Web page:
In a June 20 editorial entitled Bernanke's Market Week the Wall Street Journal blamed the Federal Reserve. Specifically they wrote:
Earlier this month, Chairman Ben Bernanke signaled a turn in Fed policy to include a focus on maintaining a "stable" dollar. Sure enough, the dollar strengthened, the price of oil fell and stocks crept up. Then earlier this week, someone in the upper reaches of the Fed began leaking to the press in advance of next week's FOMC meeting that Mr. Bernanke saw no reason to raise interest rates this month, or indeed until the autumn.
Sure enough, oil shot up and gold rose back above $900 an ounce, with equities tanking in turn on stagflation fears. Throw in renewed worries over credit problems in the banking system, and the markets had a very ugly week.
What we can't figure out is what in the world Fed officials are thinking, assuming that's even the right word. The most precious commodity a Fed Chairman has is credibility. When he makes a widely advertised public commitment to maintain dollar stability, and then he or his minions leak that he has no plans to back that up with any action, he is squandering his own currency. Central banking isn't an academic seminar where ideas don't have consequences.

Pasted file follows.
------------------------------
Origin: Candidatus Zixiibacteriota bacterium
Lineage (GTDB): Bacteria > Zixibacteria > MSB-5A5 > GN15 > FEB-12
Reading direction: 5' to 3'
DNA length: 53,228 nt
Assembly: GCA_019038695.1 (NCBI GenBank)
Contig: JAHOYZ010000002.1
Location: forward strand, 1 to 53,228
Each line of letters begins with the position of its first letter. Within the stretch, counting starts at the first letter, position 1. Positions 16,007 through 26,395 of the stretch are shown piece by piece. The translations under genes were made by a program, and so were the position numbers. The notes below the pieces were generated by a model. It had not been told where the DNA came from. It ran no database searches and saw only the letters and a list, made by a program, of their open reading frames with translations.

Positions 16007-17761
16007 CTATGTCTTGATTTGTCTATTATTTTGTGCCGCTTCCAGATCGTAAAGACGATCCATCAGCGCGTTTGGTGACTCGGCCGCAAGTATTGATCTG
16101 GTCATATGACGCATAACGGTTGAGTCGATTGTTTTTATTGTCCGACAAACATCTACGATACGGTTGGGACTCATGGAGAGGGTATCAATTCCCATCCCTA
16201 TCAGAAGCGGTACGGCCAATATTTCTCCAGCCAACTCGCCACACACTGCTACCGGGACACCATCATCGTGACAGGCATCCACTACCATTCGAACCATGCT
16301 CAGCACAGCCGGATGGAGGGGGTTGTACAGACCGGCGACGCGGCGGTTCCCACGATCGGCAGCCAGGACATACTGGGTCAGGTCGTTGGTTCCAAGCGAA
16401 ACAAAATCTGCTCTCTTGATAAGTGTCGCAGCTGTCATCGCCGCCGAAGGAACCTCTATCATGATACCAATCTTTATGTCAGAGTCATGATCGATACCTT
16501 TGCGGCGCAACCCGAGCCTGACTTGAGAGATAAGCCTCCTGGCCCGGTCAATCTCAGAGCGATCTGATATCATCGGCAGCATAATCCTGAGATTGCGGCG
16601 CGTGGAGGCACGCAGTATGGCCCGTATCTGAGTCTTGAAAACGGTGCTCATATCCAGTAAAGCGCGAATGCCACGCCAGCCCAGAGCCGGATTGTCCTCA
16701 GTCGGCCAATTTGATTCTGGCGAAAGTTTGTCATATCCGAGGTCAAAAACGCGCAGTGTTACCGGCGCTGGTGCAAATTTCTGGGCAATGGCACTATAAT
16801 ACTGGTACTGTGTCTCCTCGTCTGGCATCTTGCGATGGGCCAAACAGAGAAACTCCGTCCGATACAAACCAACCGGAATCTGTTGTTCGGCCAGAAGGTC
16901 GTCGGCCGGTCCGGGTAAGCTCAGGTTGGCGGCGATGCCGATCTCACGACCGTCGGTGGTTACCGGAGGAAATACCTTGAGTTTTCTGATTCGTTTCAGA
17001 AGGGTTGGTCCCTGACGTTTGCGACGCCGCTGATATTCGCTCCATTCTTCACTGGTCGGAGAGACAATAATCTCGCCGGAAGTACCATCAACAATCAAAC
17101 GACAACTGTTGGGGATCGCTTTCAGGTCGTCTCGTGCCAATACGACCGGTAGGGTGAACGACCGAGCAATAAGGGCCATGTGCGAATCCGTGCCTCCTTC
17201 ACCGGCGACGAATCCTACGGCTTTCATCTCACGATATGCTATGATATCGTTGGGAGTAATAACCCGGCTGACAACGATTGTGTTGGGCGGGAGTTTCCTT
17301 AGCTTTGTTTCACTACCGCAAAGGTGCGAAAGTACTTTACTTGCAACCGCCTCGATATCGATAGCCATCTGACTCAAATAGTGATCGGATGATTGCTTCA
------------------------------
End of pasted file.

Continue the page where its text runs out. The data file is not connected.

With inflation climbing around the globe, most of it inspired by dollar weakness, the Fed has a growing credibility problem....
The Wall Street Journal's attempt to get its foot out of its mouth relies upon its ability to rewrite history. They pretend that oil and gold prices started to shoot up last week after the Federal Reserve leaked to the press that they were not planning to raise interest rates this month. But oil shot up on June 6, way before the leak, while the Federal Reserve was still planning the higher interest rate policy to fight inflation that the Wall Street Journal was praising.
The Wall Street Journal also ignores the fact that the Federal Reserve's short-lived tight money policy plans were reversed partly because of a report that was released by the Bureau of Labor Statistics on June 6. That day, the Bureau of Labor Statistics announced that U.S. unemployment had shot up from 5.0% in April to 5.5% in May, which could explain why the Fed is not about to raise interest rates right away.
The editors of the Wall Street Journal are increasingly divorced from reality. It is amazing that the Republican leadership still tries to follow their economic advice. Fortunately for the United States, Federal Reserve Chairman Bernanke realizes that he shouldn't follow their advice.